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NewCityNet Hype Kills

Masculinity And Emasculation In "Lock, Stock and Two Smoking Barrels"

By Ray Pride

MARCH 15, 1999:  You make a movie, you get your deal, then there's the goddamn hype. If you're this year's great white hype, watch out: movies seldom live up to manic buzz, and there's a wasp's nest of critics ready to sting anything already saluted by a massive audience elsewhere.

Sundance featured the American premiere for the UK's multi-decamillion dollar hit of the year, "Lock, Stock & Two Smoking Barrels," riding on its English huzzahs and a reputation for having - yuck! - inspired Tom Cruise to pump his fist in the air during a screening and shout, "This film rocks!"

No report on whether there was a mass exodus to the door once the Cruiseter had spoken. At Park City, writer-director Guy Ritchie's East End of London-set mass of mayhem and comic, contrived underworld patois went down well-enough, its quartet of buffoonish, privileged male nincompoops almost matching the demographic of the press and film industry lads in the auditorium. (Not to mention the raft of "lad" magazines from Great Britain sweeping American newsstands, such as Maxim, Loaded, Neon and FHM.)

Eddie, Tom, Bacon and Soap are a skinny, Sloane Ranger-y "our gang," yup-pups twinkling with laddish softness in the face of threats from a series of "hard men" - both in stature and deed. They're trapped in several conflicting cartoon worlds at once, and their thorough flummoxing as they are double-crossed and serially shocked by their piss-poor luck and their schemes gone wrong, is what gives this manic and conflicted movie its bold comic velocity. I hated it, outright hated it, for about fifteen minutes.

Writer-director Guy Ritchie piles it on: they're naff, spoiled boys who find themselves in the Cockney gangland of "The Long Good Friday," getting in a bind over an 500,000 gambling debt, sliding into a rip-off involving pot dealers and debt collectors and self-proclaimed "porn kings," and finding the kind of old-line, hard-ass muscle against them. But the four don't belong in these worlds, and that's the cumulative power of the joke: these are the wannabe wide boys who would laugh their bony asses off at the nihilism of a "Pulp Fiction" on video for the fortieth time, spewing warm lager into each other's laps, yet they would be hapless, clueless, lost, in the face of any kind of murderous actuality.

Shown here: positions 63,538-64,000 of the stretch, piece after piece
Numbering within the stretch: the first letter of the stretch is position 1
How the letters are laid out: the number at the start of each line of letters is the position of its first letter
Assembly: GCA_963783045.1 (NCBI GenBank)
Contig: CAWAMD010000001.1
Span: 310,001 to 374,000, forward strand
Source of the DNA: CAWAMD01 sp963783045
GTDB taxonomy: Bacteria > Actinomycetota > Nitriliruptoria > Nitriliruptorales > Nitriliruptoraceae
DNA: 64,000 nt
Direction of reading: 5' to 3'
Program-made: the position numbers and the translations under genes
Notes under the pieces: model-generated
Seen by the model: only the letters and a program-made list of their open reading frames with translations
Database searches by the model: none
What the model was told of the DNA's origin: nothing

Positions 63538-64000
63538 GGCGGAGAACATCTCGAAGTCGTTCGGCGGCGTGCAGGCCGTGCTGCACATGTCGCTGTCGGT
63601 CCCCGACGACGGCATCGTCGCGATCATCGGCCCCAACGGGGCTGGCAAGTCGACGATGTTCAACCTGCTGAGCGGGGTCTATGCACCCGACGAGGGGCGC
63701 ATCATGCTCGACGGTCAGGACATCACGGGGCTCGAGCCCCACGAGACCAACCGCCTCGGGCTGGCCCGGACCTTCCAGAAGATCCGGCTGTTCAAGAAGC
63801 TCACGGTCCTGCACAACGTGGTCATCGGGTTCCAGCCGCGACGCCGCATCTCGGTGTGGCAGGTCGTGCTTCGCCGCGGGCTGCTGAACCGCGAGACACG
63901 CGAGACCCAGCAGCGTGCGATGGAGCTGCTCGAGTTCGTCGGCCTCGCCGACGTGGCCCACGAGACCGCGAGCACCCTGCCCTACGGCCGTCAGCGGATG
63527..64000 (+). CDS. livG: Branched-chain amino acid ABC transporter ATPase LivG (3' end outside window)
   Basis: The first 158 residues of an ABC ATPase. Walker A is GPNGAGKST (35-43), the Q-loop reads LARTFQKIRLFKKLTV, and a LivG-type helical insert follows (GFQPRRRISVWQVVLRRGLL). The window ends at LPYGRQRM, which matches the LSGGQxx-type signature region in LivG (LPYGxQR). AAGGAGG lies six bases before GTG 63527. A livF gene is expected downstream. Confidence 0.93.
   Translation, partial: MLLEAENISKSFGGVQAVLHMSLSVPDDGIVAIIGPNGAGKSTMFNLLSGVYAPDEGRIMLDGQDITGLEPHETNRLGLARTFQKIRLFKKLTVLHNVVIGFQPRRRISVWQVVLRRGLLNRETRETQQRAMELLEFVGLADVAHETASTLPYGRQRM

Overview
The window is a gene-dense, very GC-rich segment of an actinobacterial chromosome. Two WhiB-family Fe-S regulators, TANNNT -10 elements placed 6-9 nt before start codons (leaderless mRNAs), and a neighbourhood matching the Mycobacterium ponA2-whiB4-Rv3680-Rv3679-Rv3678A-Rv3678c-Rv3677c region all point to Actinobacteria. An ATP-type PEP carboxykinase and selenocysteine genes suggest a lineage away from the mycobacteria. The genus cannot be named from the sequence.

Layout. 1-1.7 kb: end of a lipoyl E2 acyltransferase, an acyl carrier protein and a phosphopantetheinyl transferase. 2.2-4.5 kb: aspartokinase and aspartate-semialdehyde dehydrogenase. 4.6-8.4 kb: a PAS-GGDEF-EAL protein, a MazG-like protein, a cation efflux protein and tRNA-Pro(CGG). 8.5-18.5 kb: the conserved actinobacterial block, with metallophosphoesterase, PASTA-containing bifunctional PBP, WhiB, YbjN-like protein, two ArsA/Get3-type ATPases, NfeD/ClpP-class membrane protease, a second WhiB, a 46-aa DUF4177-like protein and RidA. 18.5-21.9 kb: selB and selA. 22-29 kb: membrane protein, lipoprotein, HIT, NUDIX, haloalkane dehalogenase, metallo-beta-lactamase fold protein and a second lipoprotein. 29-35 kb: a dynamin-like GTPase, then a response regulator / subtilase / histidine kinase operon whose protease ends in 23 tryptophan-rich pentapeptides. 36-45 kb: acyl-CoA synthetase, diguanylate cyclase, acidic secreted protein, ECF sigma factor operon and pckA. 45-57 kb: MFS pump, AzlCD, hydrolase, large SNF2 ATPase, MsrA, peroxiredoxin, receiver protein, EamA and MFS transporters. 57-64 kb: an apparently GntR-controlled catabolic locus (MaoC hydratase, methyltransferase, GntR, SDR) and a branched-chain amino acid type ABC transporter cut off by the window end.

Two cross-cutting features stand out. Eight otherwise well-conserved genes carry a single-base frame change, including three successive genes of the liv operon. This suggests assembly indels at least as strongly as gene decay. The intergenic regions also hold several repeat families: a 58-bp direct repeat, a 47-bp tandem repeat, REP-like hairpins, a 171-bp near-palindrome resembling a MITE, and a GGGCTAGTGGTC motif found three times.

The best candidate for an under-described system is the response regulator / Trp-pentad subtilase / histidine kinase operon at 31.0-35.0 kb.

The telling of the tale is tricksy to the nines. There's a manic voice-over, almost a dozen characters are introduced in the opening reel, the camera peers into and out of closets and pots and ovens and toilets and there are "Trainspotting"-style romp scenes with in-camera speed changes, "Pulp Fiction"-style overlaps of fictional worlds that hardly pass for any kind of reality.

Ritchie, who claims to be 29, is supposedly severely dyslexic, but a different kind of misreading perhaps led to its unusual, gangbusters flavor. As shooting began, Ritchie's budget was cut to a quarter of what he needed, and as shooting began, he found that the actors thought they were having a grand old time - he wanted to revisit the bleak, murderous crime world of "Long Good Friday" and found his actors more attuned to the farcical potential of all the spicy cod-jargon, the absurd levels of the threats, and the fixations on dildos, machetes, machine-guns, flame throwers, spanking jokes, mutilation and generalized homosexual panic. Over tea and scones, Ritchie cheerfully admits he had a big kitchen sink to toss things into. "I've always said that there's never been any conscious influence. I'm aware I've been extremely influenced, but I just don't know who more than any other." He pause. "I was interested - do you mind if I have that scone on the top? That's the one I'm really interested in - I was really into the Ealing comedy thing. I think my film belongs there instead of under the Tarantino umbrella."

Comedies from the Ealing studio in the 1950s, such as "Kind Hearts and Coronets" or "Whiskey Galore," boasted raftloads of comic British eccentrics, bound together as a community against some absurd threat or threat of change. "I certainly wanted to position the story nowhere particularly in time. The only thing that gives it away that it's contemporary is the mobile phones. I think you don't want to know what period it is, it heightens the state of surrealism.... No, too strong a word." Another pause, another grin. "It loses you a bit and that's where I want to be when I'm entertained by a film. I just want to feel slightly drunk, so I'm not quite sure what's going on, but at least can follow a narrative. My film was meant to entertain. It wasn't meant to be a realistic representation of anything. You subscribe to that kind of entertainment. Or you don't. I had a critic in England who went off about the lack of policemen on the street. It was so transparently obvious that there are a mass of things amiss if this were the real world, just to mention the police being absent from the scene was, y'know, about as intelligent as me calling you Gay Pride when we just said hello."

A bite of the scone. "Rather good, this."


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